As we advance our computing power and (more specifically) mini-maximization of storage capacity, the naming conventions march along. If you thought the graduation of million/billion/trillion was bad, the Byte family is the dorkiest of them all.
Whiskey Tango Foxtrot?!
So, there I am, reading this article about DARPA’s troubled Nexus 7 (a controversial ‘spy’ program) and I come across a word with which I’m unfamiliar: Exabyte.
Look, I’m a consumer-level nerd. That is, I’m very familiar with technology terms used in the workplace or home. Generally, if there’s some techie attribute in a listing for a product sold by, say, Future Shop, I know what it means. But that’s it. I didn’t go to University for Advanced Applied Sciencey Anything. I’m just the dude you call to fix your PC who knows just enough to know when to say, “It’s screwed. Get a professional.” And, yes, given the word-form and context, I knew that exabyte was a measurement of data storage units.
Problem is: it’s stupid.
Yes, I know there are brilliant minds at work out there making our PVRs smarter, our cars safer, our computers faster, and our economy more stable and equitable. Oh, wait, forget that last one. Anyway, I also took enough science courses to both sometimes sound as though I could have been much more productive with my life and to understand some of the basic concepts at play here.
Our naming conventions are rooted in the International System of Units, which is tied to the metric system, and labelled with Latin prefixes. I get that. For the longest time we were, collectively, operating within the realm of micro to mega. I also understand that as technology advanced, we went smaller then the previously science-fictionesque nano and larger than the videogamey mega.
Beyond that, though, we’re really pushing this convention.
The Alpha to Omega of Kilo to Tera
Here’s your step-by-step progression (and I’m not referencing any boy bands for that) [Editor: You just did.] [A.B.: You are starting to seriously damage my calm.] [Ed.: Also, now that you’ve added Adam Bernstein to the author list, you can’t use “A.B.” anymore. Just sayin’.].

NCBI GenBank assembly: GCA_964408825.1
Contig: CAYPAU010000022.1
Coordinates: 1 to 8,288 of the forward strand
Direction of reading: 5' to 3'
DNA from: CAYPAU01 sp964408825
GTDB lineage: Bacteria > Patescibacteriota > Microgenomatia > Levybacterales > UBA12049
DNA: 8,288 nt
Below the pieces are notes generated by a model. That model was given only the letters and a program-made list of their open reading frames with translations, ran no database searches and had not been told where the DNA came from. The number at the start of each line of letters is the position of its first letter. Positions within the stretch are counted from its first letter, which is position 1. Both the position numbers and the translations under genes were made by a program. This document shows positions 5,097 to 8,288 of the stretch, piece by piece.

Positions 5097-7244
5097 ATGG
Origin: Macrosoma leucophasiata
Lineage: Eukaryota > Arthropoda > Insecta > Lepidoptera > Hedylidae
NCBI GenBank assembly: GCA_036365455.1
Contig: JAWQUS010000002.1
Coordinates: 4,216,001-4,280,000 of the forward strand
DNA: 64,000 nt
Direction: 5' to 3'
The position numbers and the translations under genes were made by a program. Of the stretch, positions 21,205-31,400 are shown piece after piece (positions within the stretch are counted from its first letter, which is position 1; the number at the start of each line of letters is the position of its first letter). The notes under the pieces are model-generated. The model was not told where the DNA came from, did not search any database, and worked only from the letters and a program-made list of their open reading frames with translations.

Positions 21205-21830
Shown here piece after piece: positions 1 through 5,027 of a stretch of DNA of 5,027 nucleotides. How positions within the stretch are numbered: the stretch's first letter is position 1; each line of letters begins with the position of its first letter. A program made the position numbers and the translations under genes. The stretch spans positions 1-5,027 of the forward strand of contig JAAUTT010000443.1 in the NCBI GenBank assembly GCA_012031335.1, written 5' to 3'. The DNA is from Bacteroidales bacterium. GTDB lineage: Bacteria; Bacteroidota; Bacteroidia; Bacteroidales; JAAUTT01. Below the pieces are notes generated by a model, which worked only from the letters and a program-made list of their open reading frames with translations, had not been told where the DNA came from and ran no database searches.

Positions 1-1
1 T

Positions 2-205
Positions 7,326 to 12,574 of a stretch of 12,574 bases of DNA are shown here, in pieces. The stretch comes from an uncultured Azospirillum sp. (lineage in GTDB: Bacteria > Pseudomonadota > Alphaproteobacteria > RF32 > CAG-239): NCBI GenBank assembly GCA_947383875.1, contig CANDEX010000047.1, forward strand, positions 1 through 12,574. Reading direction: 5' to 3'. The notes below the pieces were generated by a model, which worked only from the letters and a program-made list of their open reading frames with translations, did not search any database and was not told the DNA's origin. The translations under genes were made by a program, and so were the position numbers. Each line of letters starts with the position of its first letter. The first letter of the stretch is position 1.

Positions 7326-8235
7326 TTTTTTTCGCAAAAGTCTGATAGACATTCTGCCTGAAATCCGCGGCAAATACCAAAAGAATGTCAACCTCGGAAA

The world was introduced to the computing realm with the use of bytes which was quickly trumped by kilobytes and its cooler nomenclature KBs (which gave it some street cred). That all made sense. Even the Empirically-inclined could fathom the whole affair. Kilobytes, kilometers, kilograms — it was all easy to figure out.
Then, in the early 1990s, we started touting the megabyte. Ooo, MEGA! We were okay with that. Although, in all honesty, most people started losing the relationship to the whole SI system and thought that the name was picked for sheer cool factor by nerds who grew up watching Megatron plague the Autobots (and who would never guess that some brat named Michael Bay would happily waste millions of dollars to piss all over those happy Saturday morning cartoon memories). We all got used to the whole megathing. Besides, we were too busy stealing, er, sharing music on Napster to care about those details.
Along came the gigabyte to make us take notice. GIGA! That sort of sounded like a monster from a Godzilla movie! It was both fun to say and great to have. For a while, before nerddom became mainstream (shut up and recharge your smart-phone before you deny it), the coolest geeks in the group were the ones who had hard drives with gigabytes (GBs) of capacity. And when they got gigahertz CPUs, those guys were the ones getting laid. Albeit by nerdy girls (who we didn’t know existed until the turn of the century) but still … girls!
By now, however, tech had thoroughly gone mainstream. Apple had gone from obscurity to prominence and straight to a citadel of cellphone domination. CGI effects in movies now made the original TRON look like a first year film school project. “Did you see that thing on YouTube?” was now said more often than “Did you see that thing on TV?” And somewhere around there, the kids were talking about The Terabyte.